We all know that gardening is great! Being outdoors on a sunny day—enjoying the feel and the smells of the natural world around us—brings physical, mental and spiritual benefits for gardeners of all ages. But just like any other activity, it make good sense to adjust our actions to stay safe and healthy. So how do senior gardeners make the most of their outdoor time? Here are a few tips.
As we age, we can no longer do as much as when we were in our twenties. And that's fine. So pace yourself; work for a while and relax for a while. Being tired can lead to accidents, regardless of your age. Keep safe by taking several rest periods, drink cool liquids and rest in the shade.
Dress the Part
To avoid overheating and sunburn, wear lightweight clothing, sunglasses, sunscreen, a big hat and gardening gloves. Gardening early in the morning or late in the day also protects you from the hottest times of the day. And keep your cell phone on you or nearby. You may never need it but it's a good precaution.
Use the Right Tools
How many times have you lost your hand trowel? Painting your tools in bright colors will make them easier to locate. Strong, lightweight tools with long rubber handles reduce effort and stress on joints. And when planting, use seed tapes - the tiny seeds are embedded in a thin degradable tape. To plant, just unroll and lay out the tape, cover with soil and you're done.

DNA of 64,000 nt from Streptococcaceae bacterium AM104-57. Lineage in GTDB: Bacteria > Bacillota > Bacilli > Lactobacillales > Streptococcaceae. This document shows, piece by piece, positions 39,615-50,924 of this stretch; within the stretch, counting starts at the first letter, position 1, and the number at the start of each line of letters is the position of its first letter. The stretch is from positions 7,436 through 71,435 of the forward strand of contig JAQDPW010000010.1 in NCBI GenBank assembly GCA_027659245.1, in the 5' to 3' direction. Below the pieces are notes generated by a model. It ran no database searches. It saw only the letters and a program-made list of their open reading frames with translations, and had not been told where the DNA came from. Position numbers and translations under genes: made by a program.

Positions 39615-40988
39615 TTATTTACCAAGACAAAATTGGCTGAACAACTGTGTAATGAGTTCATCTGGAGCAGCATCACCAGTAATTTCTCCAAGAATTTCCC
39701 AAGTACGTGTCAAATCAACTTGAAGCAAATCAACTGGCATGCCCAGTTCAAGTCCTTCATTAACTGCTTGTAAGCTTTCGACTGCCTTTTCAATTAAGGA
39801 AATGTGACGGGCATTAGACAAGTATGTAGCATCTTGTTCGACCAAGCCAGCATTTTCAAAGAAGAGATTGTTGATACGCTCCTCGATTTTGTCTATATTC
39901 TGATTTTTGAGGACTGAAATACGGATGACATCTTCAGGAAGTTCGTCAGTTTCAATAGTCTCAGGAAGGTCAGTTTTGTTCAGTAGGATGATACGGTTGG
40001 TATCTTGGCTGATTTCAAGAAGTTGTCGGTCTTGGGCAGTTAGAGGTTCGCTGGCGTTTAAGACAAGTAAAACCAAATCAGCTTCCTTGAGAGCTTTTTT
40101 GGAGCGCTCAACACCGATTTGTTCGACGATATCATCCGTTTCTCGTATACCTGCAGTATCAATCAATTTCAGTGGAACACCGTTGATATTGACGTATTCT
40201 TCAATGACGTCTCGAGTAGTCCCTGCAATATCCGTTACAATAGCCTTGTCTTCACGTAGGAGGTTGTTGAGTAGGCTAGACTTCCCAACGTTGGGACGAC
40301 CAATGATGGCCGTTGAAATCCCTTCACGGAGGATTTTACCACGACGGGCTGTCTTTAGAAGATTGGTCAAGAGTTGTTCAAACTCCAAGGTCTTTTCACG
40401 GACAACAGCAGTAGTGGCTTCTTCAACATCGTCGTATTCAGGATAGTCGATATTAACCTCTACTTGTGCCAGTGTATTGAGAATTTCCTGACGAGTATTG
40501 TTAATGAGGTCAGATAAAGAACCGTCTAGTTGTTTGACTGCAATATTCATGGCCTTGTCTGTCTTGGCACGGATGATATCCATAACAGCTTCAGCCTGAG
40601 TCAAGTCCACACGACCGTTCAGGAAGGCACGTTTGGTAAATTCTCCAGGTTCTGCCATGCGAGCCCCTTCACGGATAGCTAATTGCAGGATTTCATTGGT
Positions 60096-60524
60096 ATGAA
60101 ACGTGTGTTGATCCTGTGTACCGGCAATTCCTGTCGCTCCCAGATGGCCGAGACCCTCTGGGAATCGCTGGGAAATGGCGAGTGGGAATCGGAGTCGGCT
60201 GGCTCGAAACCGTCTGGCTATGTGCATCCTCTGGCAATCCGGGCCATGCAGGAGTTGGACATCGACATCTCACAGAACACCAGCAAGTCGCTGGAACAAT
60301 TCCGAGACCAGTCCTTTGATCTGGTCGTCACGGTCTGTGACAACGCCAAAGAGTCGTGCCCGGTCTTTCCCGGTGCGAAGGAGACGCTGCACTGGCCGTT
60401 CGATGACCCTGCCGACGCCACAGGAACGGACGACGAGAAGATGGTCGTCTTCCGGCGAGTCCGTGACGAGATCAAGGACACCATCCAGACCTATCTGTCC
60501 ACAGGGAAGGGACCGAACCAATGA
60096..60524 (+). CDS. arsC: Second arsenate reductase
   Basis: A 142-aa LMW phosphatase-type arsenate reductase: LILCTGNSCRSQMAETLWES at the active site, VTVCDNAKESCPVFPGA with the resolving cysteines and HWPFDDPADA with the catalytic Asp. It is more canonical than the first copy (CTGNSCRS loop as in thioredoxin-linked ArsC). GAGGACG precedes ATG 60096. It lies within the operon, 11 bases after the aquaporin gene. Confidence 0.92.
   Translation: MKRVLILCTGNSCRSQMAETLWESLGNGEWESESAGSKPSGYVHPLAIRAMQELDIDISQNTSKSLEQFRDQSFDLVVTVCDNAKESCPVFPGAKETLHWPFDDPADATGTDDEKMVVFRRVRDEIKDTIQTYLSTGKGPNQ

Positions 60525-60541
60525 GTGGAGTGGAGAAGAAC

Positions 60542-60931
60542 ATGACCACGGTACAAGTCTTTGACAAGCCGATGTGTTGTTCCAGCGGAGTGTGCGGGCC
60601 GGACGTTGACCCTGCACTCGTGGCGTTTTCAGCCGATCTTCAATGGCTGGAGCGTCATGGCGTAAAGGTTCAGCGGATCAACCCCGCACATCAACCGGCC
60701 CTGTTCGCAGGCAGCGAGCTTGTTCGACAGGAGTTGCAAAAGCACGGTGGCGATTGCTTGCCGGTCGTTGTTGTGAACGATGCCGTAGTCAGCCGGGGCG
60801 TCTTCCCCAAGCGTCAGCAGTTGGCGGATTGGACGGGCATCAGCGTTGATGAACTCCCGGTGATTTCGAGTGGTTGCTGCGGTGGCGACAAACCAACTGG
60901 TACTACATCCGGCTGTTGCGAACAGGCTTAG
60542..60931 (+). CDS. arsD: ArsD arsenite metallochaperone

Bring Your Gardening Higher
Raised beds that allow access without kneeling or stooping protect aching knees and backs. Raised planters should be two to three feet tall, with wide top boards to make sitting and working easier. Long narrow beds are best, so every inch can be reached. Adding a trellis or two keeps plants growing upward, within easy range for picking fruits and flowers.
Do you have a neighbor who's interested in gardening? Swap your gardening knowledge for help with heavy digging or lifting. And what about that family member who struggles to find you the perfect gift? Ask for a homemade gift certificate - for pruning the roses or loosening the garden soil in the spring.
Choose the Right Plants
Choose plants that aren't too difficult. You might also want to consider the uses and benefits of certain plants. For example, there are herbs that can help fight the terrible disease like ginkgo or ginseng.
Use Sun Protection
Gardeners can expect to spend a lot of time outside in direct sunlight. To avoid sunburns on delicate skin, wear a wide-brimmed hat and use sunscreen. Bring a water bottle with you to stay hydrated, and avoid gardening between 10 a.m. and 2 p.m. during the summer to avoid the hottest part of the day.
If your senior wants more information about gardening, check out our blog post: Basil and Seniors: Meant for Each Other.